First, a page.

This is a huge golden rule for me and a concept that I feel very strongly about.  From a financial standpoint I live my life through percentages.  A certain percentage of my income goes to categories like shelter (mortgage), food and living expenses, retirement, transportation and meals & entertainment.  If you establish a percentage of 100 that is dedicated to each category of life that you spend your money on and stick to it you will have a successful life.  I also want to stress that it is extremely important to have a percentage that goes to entertainment.  Let's say you love to ski, go out to eat or travel, it is extremely important to feed that passion.  The problem with many people is that they spend too much money entertaining themselves and it ends up taking away from other categories like housing and retirement.  A lack of planning and financial discipline is what keeps many people from buying a house or retiring.  People are real good at coming up with reasons as to why these life events don't happen for them and it never has anything to do with them.  The reality is that it is their fault.  The key to living in percentages is to establish your financial percentages plan early in life and stick to it as your income increases.  That way you are always living with a plan and on a budget.  

Top 3 priorities after graduation

If I had to pick three top priorities for a recent college grad they would be:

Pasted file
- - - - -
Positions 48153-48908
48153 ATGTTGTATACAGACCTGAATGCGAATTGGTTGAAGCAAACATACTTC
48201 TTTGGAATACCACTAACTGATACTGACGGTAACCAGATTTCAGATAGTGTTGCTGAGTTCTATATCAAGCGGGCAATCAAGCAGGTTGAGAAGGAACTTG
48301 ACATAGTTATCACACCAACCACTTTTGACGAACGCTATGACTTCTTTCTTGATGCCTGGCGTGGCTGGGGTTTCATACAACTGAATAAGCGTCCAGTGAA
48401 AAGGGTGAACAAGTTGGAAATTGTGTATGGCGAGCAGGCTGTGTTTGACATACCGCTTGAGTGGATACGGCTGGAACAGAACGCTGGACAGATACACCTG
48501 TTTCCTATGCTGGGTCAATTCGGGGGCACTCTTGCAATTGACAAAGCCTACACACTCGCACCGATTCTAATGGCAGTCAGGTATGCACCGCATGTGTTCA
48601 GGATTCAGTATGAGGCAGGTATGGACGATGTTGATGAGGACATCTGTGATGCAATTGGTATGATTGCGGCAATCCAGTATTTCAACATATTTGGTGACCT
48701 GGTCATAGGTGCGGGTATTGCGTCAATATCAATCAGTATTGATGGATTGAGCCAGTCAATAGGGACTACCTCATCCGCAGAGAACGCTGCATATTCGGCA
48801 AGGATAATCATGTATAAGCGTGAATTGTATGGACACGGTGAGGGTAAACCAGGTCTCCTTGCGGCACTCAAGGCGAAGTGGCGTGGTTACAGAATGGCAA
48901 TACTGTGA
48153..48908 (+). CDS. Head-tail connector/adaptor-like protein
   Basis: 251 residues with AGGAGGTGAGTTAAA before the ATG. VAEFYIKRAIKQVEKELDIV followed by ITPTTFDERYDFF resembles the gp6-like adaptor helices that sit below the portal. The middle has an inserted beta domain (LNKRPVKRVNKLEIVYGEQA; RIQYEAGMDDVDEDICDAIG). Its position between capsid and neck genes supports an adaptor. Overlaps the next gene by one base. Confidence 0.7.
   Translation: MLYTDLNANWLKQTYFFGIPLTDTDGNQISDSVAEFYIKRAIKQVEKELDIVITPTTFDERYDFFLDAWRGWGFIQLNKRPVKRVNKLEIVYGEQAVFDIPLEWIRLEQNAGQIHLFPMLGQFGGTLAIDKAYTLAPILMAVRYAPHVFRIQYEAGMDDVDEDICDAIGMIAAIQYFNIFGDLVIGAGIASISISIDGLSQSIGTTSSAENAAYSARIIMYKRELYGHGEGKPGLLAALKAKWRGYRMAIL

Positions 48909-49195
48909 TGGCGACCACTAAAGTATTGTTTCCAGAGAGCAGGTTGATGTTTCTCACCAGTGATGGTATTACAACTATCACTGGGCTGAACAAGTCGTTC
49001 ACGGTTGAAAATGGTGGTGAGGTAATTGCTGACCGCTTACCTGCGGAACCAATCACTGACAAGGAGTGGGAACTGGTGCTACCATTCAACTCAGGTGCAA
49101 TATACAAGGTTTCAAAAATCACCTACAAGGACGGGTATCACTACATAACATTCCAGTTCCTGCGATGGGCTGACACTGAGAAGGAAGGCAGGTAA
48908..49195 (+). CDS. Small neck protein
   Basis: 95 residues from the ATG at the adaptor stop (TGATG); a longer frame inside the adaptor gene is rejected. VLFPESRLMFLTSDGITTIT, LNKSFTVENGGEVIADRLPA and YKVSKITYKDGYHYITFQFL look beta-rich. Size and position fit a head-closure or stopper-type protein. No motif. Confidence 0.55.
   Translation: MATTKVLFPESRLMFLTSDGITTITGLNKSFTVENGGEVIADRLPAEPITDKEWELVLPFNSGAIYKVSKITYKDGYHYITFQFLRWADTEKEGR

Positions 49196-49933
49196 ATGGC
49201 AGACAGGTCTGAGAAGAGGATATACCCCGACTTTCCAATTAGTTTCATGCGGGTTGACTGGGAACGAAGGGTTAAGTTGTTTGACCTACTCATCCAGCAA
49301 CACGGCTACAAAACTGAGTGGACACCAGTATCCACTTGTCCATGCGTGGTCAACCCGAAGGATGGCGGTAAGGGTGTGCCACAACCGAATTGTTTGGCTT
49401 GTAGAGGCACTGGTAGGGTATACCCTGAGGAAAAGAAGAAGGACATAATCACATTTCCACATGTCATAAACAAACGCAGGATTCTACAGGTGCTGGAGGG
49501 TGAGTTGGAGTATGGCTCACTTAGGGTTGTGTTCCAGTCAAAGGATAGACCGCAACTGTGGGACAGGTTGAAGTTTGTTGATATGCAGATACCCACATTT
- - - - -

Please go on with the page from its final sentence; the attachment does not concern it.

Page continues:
• Find a good paying job that you enjoy
  • Pay off all of your debt as quickly as possible
  • Save for a 20% down payment on a house
That is it and in that order.  Not that you shouldn't be doing other things but this is what I would focus on.  Here is my reasoning.  You have to find a good paying that you enjoy so that you can carry out the rest of your financial plan.  You then need to pay off ALL of your debt as quickly as possible because interest bearing debt is bad.  In fact I only recommend paying interest on two items in your life: a house purchase and your education.  Lastly, after you have your debt paid off your main priority should be to save for a 20% down payment on a house.  A home purchase is one of the most important things you will do in your life and you should do it right.  That is with 20% down and at least 6 months of full living expenses in the bank.

Learn how to network effectively

Learning how to network effectively will prove to be incredibly valuable as both your life and career progress.  In reality you have been building your network throughout your life.  You have chosen your friends and you have kept in touch with certain professors.  A strong network will become increasingly important as your career progresses.  Networking is not easy and to be honest many business people just plain suck at it.  With technology and social media, networking is changing as well.  Joining virtual groups such as Inbound Networkers will teach you not only about networking but inbound marketing as well.  Learning the importance of websites such as LinkedIn and how to use LinkedIn effectively will help build a strong network.  I am by no means an expert networker but I can tell you a few things I have learned: